I’ve been meaning to ask. . . what do you need?
Read 2 Timothy 4:9-18
Commentary by Rev. Remington Johnson
While Job asked for nothing, Paul is active. He has requests. He has needs and he is making them known.
“What do you need?” This is such a direct and vulnerable thing to ask. It isn’t a limiting question like, “Would you like me to make you a casserole?” It is open-ended, and when we offer this question to another, we do not know how they will respond.
Paul responds with needs, wants, and a desire for justice. The list is long, both in things that Paul wants brought to him and in wrongs he needs to name.
I asked a person who was nearing death, “What do you need?” They answered, “I need to be healed. I need to feel better.” I cannot heal them. I am not sure I can make them feel better. I can be with them. I can witness the desires of their heart.
Paul offers us a moment of intense humility as he opens himself up to share what he needs. The grievances, the stuff—all of it is important, and offering space for folks to respond openly and honestly about what they need is such a sacred act. Note: this isn’t some form of paternalism where we quickly judge Paul’s needs and make decisions about whether those needs will really serve Paul. We may of course eventually move to a place in the conversation where we talk about what we can and cannot provide, but we must first trust the one we are meeting to know what they need. We can respond to someone's named needs with additions and clarifications, helping them really target the need that caused the specific request to arise, but again, the first step is hearing—fully hearing—what someone's needs are and discerning how we might respond.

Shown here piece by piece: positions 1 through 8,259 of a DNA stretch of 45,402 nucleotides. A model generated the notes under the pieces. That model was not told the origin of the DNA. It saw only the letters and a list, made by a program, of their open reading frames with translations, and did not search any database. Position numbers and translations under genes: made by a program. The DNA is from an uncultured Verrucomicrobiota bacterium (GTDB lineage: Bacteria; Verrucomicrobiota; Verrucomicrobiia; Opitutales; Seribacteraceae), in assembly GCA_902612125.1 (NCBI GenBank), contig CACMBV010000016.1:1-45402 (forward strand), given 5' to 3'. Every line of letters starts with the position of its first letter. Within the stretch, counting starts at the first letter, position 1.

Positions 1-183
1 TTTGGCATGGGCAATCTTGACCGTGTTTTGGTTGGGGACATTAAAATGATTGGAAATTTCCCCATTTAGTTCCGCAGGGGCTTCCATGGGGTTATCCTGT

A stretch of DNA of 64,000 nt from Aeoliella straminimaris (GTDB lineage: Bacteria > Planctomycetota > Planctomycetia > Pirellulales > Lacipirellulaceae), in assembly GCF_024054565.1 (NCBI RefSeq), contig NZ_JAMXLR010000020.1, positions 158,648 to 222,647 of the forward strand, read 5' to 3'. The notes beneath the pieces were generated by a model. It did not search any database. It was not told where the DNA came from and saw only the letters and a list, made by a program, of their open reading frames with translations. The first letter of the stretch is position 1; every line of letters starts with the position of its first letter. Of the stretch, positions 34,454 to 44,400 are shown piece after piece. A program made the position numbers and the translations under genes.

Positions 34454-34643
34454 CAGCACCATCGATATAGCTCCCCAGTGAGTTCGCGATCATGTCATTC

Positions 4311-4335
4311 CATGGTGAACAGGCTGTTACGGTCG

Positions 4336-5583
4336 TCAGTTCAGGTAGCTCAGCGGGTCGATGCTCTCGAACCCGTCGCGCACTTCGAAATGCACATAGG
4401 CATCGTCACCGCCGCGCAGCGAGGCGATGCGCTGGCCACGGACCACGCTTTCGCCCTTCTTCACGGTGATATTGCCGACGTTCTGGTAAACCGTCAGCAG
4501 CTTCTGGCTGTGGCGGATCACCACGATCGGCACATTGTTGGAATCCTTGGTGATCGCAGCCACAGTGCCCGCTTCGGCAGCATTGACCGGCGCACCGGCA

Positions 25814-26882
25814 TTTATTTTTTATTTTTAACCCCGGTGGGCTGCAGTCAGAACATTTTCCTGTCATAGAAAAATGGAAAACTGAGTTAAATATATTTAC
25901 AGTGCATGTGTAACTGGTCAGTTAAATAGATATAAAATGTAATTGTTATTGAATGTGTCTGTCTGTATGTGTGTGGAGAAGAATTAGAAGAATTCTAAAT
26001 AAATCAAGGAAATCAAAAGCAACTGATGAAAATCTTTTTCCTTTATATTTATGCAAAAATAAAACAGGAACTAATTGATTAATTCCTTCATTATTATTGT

12 p.m. - 5 p.m.: Tiffin Pride at the East Green
10:30 a.m.: 12th Sunday After Pentecost & Holy Communion
10:30 a.m.: 13th Sunday After Pentecost & Baptism of James Allen Porter
Wedding of Ashley Carlisle to Grant Venema
10:00 a.m. to 1:00 p.m. FPC Open House
Here if You Need Me
by Rev. Sarah Are
I got the call and almost
rushed right over.
I wanted to hold your hand and
tell you it would be okay.
I wanted to start a meal train.
I wanted to bring casseroles and flowers
and hope of better days.
I wanted to take my heart
out of my chest
and put it in yours
so that the ache might fade.
I wanted to speak, and fight,
with the person in charge.
I wanted to get justice,
I wanted to make it fair.
I wanted to start a campaign.
I wanted to rewind time,
to easy, better days.
There is so much that I want to do,
but it’s not about me.
It’s about you.
So tell me—
what do you need?
I am here.
I am listening.